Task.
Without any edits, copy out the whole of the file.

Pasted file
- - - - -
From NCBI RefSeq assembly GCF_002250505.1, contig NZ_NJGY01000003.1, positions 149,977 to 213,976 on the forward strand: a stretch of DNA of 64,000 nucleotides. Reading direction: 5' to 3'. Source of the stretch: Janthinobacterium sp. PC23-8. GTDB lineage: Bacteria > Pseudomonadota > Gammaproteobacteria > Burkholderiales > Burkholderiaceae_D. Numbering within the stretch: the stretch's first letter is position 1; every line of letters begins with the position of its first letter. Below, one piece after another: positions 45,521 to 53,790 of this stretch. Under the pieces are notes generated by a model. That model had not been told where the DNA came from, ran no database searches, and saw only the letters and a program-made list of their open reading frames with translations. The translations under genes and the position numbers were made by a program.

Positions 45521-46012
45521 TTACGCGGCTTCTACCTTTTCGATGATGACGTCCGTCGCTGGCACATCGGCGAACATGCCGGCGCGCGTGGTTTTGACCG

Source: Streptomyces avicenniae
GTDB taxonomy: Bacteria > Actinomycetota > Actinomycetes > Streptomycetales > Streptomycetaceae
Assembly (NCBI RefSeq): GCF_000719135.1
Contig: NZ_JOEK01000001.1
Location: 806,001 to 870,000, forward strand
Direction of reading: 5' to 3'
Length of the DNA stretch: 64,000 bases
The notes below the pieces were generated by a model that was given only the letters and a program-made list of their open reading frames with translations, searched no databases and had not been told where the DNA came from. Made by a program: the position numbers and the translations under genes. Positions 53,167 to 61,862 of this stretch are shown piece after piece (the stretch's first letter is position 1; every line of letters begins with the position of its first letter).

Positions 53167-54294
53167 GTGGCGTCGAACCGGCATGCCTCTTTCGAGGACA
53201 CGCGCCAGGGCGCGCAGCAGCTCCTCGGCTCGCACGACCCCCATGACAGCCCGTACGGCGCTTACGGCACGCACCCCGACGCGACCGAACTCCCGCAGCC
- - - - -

From NCBI RefSeq assembly GCF_002250505.1, contig NZ_NJGY01000003.1, positions 149,977 to 213,976 on the forward strand: a stretch of DNA of 64,000 nucleotides. Reading direction: 5' to 3'. Source of the stretch: Janthinobacterium sp. PC23-8. GTDB lineage: Bacteria > Pseudomonadota > Gammaproteobacteria > Burkholderiales > Burkholderiaceae_D. Numbering within the stretch: the stretch's first letter is position 1; every line of letters begins with the position of its first letter. Below, one piece after another: positions 45,521 to 53,790 of this stretch. Under the pieces are notes generated by a model. That model had not been told where the DNA came from, ran no database searches, and saw only the letters and a program-made list of their open reading frames with translations. The translations under genes and the position numbers were made by a program.

Positions 45521-46012
45521 TTACGCGGCTTCTACCTTTTCGATGATGACGTCCGTCGCTGGCACATCGGCGAACATGCCGGCGCGCGTGGTTTTGACCG

Source: Streptomyces avicenniae
GTDB taxonomy: Bacteria > Actinomycetota > Actinomycetes > Streptomycetales > Streptomycetaceae
Assembly (NCBI RefSeq): GCF_000719135.1
Contig: NZ_JOEK01000001.1
Location: 806,001 to 870,000, forward strand
Direction of reading: 5' to 3'
Length of the DNA stretch: 64,000 bases
The notes below the pieces were generated by a model that was given only the letters and a program-made list of their open reading frames with translations, searched no databases and had not been told where the DNA came from. Made by a program: the position numbers and the translations under genes. Positions 53,167 to 61,862 of this stretch are shown piece after piece (the stretch's first letter is position 1; every line of letters begins with the position of its first letter).

Positions 53167-54294
53167 GTGGCGTCGAACCGGCATGCCTCTTTCGAGGACA
53201 CGCGCCAGGGCGCGCAGCAGCTCCTCGGCTCGCACGACCCCCATGACAGCCCGTACGGCGCTTACGGCACGCACCCCGACGCGACCGAACTCCCGCAGCC